Elevator Design Committee

Instructional designers often get to design lots of things beyond instruction. They are sometimes UI designers. They sometimes are business analysts specifying needs for new tools, and so on.

Instructional designers are drawn to lots of different kinds of design, I think, because they are good at envisioning and specifying detailed realities in pursuit of fulfilling the needs of learners, and work hard to make everything fair, smooth, and elegant. I sometimes wonder if these instincts can work against us when designing things that aren’t instruction, though.

For instance, I was riding in the elevator down to the first floor the other day. We stopped at several floors to let on people who then pressed buttons to get off before my floor, so I had to wait for them twice. At that moment I pictured myself as a member of the committee in charge of needs assessment for the very first elevator. I’m pretty sure I would have been the guy absolutely insisting (perhaps with lots of fist pounding and inappropriate language) that elevators have to have some kind of (probably complicated) system in place to ensure fairness.

Clearly, that’s ridiculous, and elevators work just fine. I now think of ideas like these as floor stoppers–requirements that perhaps uphold a worthy ideal in the abstract, but that introduce complexity that makes the inclusion of the feature an overall negative.

I helped design courseware once many years ago that had really complicated multiple choice questions. We wanted to let learners select multiple answers (but not TOO many answers) before committing and then to get individualized feedback for each answer chosen. The UI ended up way more complicated than a multiple choice question should be.

That was a floor stopper. My colleagues and I were enamored with certain functionality and usability was not going to stand in our way. (Fortunately, later in my career when we were revamping the product for web delivery, I had the opportunity to redesign the UI and simplify things considerably.)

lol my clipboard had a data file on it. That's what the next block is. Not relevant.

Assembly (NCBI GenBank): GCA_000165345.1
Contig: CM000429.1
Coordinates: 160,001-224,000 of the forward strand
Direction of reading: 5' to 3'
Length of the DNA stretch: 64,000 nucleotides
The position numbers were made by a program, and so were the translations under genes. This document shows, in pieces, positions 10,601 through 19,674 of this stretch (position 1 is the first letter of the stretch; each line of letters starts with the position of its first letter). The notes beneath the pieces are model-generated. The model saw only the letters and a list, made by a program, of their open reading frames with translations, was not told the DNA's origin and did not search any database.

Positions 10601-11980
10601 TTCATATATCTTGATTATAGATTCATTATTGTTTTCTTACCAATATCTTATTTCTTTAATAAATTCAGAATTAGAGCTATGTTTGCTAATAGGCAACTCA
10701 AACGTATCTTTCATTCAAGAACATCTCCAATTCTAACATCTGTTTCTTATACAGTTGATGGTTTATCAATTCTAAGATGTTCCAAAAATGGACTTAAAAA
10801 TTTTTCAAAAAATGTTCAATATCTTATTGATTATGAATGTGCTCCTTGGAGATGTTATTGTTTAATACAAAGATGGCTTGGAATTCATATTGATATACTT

We are now creating the needs assessment to go out to market to buy a next generation learning management system (LMS). We are talking to our stakeholders and have a list of requirements a mile long, plus our own conceptions of features a modern LMS “has to have.” We’ll see if I and my team have the wherewithal to recognize which features are truly essential, and which are floor stoppers.


One thought on “Elevator Design Committee

  1. Ellen

    You might find interesting books on design of “everyday things” by Henry Petroski. I learned from reading his books that sometimes the problem isn’t me, it’s the designer. I think especially of doors that have only a couple of hinge screws, not at eye level, to give a clue which side will open. Doors that are intuitive if you are entering, obscure when leaving.
    As to the overly-complex interactions at that company you alluded to, I recall trying to point out that both IKEA and LEGO manage to communicate rather complex instructions with no words at all, so why create an interface that requires five-step instructions? I don’t recall making any impact, however.
    And because I went to the library catalog to be sure I was spelling Petroski’s name correctly, I learned that he had a new book out in 2014; one more entry on my Request list. Thanks, I think!


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